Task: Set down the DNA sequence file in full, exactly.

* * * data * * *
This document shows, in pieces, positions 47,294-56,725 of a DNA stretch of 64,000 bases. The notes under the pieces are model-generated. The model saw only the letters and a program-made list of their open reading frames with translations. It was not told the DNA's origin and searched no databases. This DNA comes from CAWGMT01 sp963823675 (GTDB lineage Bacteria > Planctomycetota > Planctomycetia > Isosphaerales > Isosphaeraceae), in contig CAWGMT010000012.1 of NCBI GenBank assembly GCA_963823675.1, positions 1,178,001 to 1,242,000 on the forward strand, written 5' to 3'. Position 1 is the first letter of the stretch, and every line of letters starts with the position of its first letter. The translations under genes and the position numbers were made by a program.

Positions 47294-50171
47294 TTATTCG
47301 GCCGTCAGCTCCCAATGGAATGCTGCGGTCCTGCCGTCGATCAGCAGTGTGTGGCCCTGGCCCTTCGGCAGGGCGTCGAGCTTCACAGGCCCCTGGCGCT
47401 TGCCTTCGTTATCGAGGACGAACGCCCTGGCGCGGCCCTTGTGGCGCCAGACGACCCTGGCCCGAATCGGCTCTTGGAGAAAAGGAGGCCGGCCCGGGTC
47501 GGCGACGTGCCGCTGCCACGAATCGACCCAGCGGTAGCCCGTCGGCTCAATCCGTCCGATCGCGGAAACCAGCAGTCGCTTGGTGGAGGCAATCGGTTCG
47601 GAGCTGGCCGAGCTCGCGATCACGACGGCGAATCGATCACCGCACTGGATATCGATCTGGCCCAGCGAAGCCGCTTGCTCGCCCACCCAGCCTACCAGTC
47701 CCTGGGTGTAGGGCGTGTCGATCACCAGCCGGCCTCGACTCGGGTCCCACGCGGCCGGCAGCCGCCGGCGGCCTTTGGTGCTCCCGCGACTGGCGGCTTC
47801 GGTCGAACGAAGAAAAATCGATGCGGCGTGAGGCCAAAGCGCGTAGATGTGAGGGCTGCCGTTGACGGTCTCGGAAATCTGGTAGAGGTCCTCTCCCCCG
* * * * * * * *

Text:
This document shows, in pieces, positions 47,294-56,725 of a DNA stretch of 64,000 bases. The notes under the pieces are model-generated. The model saw only the letters and a program-made list of their open reading frames with translations. It was not told the DNA's origin and searched no databases. This DNA comes from CAWGMT01 sp963823675 (GTDB lineage Bacteria > Planctomycetota > Planctomycetia > Isosphaerales > Isosphaeraceae), in contig CAWGMT010000012.1 of NCBI GenBank assembly GCA_963823675.1, positions 1,178,001 to 1,242,000 on the forward strand, written 5' to 3'. Position 1 is the first letter of the stretch, and every line of letters starts with the position of its first letter. The translations under genes and the position numbers were made by a program.

Positions 47294-50171
47294 TTATTCG
47301 GCCGTCAGCTCCCAATGGAATGCTGCGGTCCTGCCGTCGATCAGCAGTGTGTGGCCCTGGCCCTTCGGCAGGGCGTCGAGCTTCACAGGCCCCTGGCGCT
47401 TGCCTTCGTTATCGAGGACGAACGCCCTGGCGCGGCCCTTGTGGCGCCAGACGACCCTGGCCCGAATCGGCTCTTGGAGAAAAGGAGGCCGGCCCGGGTC
47501 GGCGACGTGCCGCTGCCACGAATCGACCCAGCGGTAGCCCGTCGGCTCAATCCGTCCGATCGCGGAAACCAGCAGTCGCTTGGTGGAGGCAATCGGTTCG
47601 GAGCTGGCCGAGCTCGCGATCACGACGGCGAATCGATCACCGCACTGGATATCGATCTGGCCCAGCGAAGCCGCTTGCTCGCCCACCCAGCCTACCAGTC
47701 CCTGGGTGTAGGGCGTGTCGATCACCAGCCGGCCTCGACTCGGGTCCCACGCGGCCGGCAGCCGCCGGCGGCCTTTGGTGCTCCCGCGACTGGCGGCTTC
47801 GGTCGAACGAAGAAAAATCGATGCGGCGTGAGGCCAAAGCGCGTAGATGTGAGGGCTGCCGTTGACGGTCTCGGAAATCTGGTAGAGGTCCTCTCCCCCG